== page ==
Question:

I’ve been having sex with my boyfriend for more than a year. In the last couple of months, I’ve had bleeding during sex. It’s happened a bunch of times, it’s very embarrassing and I don’t know what’s causing it. Neither of us have had sex with other people since we got together, so it can’t be an STI, can it?

Answer:

Sorry to hear about your experiences with bleeding during sex. It can feel scary and, yes, sometimes embarrassing for some women to notice, especially when they have no idea why it’s happening to them. That said, vaginal bleeding is nothing you need to feel bad or embarrassed about, as bodies are quirky sometimes – and, for all their oddities – they are often very good at letting us know when something may be wrong and needs to be checked out by a healthcare provider. In my opinion, vaginal bleeding is always worth mentioning to one’s healthcare provider even though it’s not always a sign of a serious medical condition.

Although many women will notice small amounts of blood after sexual intercourse (this is often more easily noticed when one pees after sex or, the next day, in noticing small amounts of blood on one’s underwear), it is less common to notice more moderate or larger amounts of blood loss during sex itself. Here are some common causes of bleeding during or after intercourse… as well as, in some cases, what you can do about it.

Small amounts of bleeding noticed after intercourse may be caused by small vaginal tears (sometimes called “micro-tears”) in the vaginal wall or even on the vulva (the outside parts of a woman’s genitals). These often heal within 1-3 days after sex and may more easily heal if you try not to further aggravate these tears with more sex, masturbation, tampon use or other types of vaginal penetration (such as fingering). When a woman returns to sex, she and her partner might consider using a water-based or silicone-based lubricant to reduce friction and thus reduce the risk of more tearing which would – you guessed it – possibly result in more bleeding after sex.

Bleeding during or after sex can also be a sign of a sexually transmissible infection (STI) that may have caused irritation to or inflammation of a woman’s reproductive organs, such as her cervix and uterus. Often, however, STI-related bleeding also shows up as vaginal bleeding or discharge even on days when a woman is not having any sex at all. If a woman thinks there is any possible chance at all that she may have an STI, she should check in with her healthcare provider for STI testing and possible treatment. Some infections, such as chlamydia, can result in what’s called a “friable cervix” which is a cervix that is prone to bleeding (there are other causes of a friable cervix, too, and vaginal bleeding should always be checked out by a healthcare provider).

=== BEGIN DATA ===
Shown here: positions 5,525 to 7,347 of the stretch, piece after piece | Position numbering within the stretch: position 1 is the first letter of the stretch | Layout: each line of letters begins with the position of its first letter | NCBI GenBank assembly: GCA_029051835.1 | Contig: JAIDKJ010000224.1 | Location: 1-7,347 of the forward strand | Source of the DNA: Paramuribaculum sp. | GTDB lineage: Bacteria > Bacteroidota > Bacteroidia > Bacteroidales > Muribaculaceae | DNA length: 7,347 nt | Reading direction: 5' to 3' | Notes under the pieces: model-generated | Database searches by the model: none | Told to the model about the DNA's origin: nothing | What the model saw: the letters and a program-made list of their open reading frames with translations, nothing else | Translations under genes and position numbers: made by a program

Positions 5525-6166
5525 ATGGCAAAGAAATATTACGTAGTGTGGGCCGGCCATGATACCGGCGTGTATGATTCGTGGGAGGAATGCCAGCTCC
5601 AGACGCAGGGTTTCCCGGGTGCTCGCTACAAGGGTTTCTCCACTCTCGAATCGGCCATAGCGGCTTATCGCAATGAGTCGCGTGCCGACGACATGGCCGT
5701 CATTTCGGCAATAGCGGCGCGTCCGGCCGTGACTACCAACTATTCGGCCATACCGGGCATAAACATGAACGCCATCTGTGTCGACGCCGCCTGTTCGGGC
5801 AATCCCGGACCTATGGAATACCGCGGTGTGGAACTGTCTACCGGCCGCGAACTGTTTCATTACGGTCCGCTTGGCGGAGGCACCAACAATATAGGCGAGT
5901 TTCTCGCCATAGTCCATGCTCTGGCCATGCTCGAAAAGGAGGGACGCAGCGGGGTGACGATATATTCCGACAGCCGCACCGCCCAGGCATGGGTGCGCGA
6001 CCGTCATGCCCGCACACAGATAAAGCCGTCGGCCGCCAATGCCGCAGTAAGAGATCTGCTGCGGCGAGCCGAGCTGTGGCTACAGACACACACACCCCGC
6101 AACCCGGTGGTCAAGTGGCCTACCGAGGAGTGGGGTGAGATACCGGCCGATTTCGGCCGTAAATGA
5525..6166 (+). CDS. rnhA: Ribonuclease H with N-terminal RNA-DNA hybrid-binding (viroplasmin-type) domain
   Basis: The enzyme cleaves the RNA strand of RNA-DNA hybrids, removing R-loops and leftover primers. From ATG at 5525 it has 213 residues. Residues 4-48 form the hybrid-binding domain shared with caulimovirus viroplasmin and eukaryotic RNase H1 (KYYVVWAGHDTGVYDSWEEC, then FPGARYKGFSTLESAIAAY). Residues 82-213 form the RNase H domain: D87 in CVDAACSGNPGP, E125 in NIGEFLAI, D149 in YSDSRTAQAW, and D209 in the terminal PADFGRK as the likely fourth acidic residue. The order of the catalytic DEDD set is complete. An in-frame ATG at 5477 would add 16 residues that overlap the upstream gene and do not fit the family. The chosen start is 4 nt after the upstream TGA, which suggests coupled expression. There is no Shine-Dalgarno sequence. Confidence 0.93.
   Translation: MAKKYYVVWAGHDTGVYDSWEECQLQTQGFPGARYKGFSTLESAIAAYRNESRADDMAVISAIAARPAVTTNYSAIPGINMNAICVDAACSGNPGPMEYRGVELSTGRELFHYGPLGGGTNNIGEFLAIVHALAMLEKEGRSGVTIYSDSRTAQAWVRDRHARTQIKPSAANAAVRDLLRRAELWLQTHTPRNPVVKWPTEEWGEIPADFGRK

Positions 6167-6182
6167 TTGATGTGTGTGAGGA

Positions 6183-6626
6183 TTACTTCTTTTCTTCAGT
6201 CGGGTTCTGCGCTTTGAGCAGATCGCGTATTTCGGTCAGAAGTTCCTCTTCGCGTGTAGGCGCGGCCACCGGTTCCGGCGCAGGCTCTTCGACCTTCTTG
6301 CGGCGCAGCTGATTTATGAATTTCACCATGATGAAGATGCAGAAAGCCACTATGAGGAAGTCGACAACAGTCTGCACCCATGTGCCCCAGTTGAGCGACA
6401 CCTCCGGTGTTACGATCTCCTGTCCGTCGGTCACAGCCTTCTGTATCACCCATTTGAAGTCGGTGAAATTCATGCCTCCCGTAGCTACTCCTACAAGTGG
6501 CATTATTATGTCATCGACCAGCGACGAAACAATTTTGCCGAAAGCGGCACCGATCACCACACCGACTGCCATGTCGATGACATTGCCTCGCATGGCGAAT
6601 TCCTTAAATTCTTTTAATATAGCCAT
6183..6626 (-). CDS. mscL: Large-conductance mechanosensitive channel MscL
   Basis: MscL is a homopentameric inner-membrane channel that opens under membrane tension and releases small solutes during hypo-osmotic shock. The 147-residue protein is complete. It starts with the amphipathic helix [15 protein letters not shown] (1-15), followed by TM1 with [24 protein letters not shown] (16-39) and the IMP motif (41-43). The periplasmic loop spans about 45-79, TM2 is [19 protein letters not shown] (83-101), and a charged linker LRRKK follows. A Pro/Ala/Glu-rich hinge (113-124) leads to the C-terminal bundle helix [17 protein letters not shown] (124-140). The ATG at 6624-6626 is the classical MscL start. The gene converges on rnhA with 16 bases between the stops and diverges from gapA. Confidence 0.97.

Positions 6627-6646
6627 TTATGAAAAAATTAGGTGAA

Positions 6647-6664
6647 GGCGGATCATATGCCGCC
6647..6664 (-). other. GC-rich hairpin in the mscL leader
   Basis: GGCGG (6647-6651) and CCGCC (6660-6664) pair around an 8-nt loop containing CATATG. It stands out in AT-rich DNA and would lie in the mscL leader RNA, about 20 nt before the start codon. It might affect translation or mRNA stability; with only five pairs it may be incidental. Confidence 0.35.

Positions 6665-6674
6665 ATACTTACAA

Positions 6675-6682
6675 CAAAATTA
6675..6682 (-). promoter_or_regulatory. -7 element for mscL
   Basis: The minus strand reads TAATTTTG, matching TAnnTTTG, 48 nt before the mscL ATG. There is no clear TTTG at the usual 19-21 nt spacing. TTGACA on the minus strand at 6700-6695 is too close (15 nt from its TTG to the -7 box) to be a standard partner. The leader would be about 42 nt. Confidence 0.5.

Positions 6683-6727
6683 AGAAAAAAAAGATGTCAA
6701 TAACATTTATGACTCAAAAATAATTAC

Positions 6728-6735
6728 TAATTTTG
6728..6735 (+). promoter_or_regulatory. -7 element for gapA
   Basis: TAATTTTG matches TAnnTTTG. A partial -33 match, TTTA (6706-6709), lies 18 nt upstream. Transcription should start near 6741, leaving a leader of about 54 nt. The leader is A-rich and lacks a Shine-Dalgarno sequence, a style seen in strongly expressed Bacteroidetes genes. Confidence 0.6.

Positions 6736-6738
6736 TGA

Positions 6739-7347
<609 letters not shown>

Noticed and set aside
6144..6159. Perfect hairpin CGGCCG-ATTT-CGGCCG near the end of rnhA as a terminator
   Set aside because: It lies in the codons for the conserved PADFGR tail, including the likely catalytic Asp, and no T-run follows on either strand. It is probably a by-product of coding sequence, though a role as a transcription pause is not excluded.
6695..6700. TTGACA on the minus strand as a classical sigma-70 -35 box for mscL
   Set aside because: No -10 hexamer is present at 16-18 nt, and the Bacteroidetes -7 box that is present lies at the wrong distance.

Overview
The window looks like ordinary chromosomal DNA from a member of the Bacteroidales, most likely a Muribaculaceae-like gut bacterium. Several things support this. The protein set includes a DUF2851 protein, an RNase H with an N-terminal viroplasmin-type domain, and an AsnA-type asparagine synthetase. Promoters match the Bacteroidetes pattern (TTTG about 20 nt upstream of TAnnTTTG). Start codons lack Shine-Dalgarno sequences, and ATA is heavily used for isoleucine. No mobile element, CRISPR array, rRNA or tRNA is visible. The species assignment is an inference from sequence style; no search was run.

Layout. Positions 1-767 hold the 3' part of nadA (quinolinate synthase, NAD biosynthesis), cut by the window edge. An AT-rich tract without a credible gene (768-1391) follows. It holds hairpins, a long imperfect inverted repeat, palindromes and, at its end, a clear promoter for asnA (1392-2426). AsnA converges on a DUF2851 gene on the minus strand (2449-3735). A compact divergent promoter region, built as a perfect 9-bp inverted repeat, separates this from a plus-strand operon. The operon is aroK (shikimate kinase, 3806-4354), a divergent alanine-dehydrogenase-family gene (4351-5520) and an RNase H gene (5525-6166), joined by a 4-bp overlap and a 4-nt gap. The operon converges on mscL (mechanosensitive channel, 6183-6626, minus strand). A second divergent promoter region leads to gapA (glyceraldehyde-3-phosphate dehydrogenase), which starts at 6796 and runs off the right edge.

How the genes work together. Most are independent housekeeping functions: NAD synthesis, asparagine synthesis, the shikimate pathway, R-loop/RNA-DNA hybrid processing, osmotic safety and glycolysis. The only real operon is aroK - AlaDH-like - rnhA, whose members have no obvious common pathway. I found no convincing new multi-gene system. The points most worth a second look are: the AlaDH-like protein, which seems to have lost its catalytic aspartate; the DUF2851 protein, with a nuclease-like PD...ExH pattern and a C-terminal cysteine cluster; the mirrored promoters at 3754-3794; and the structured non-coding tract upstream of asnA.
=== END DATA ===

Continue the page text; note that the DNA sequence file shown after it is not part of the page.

Benign growths in the uterus (such as polyps and fibroids) may also be linked to bleeding during or after intercourse and, again, this is a reason why vaginal bleeding should be brought to a healthcare provider’s attention as polyps and fibroids aren’t something you can diagnose yourself.

In rare cases, a bleeding disorder or other medical condition may be at the root of vaginal bleeding so don’t be afraid to return to your healthcare provider or seek a second opinion if you continue to bleed during or after sex even if or after you receive a diagnosis or treatment.

In some cases, a woman may notice blood coming from her vagina after sexual intercourse and think it’s her own blood, only to find that her partner had blood in his semen that he then ejaculated into her vagina, and as it came out (thanks to gravity!) it seemed like it was vaginal bleeding when in reality it was a reflection of the man’s health issues (not hers – and, yes, men should speak with their healthcare provider if they notice blood in their semen). So when a woman notices blood after intercourse, she might also ask her partner (if her partner is a man) whether he’s noticed any blood in his semen during recent acts of masturbation. If he hasn’t masturbated in a while, she might encourage him to (or they can engage in hand-penis couple play, aka a hand job) here and there to see if he has blood in his semen.

Bottom line: there are many possible causes of vaginal bleeding during or after sexual intercourse and women should always bring vaginal bleeding to the attention of their healthcare provider/gynecologist.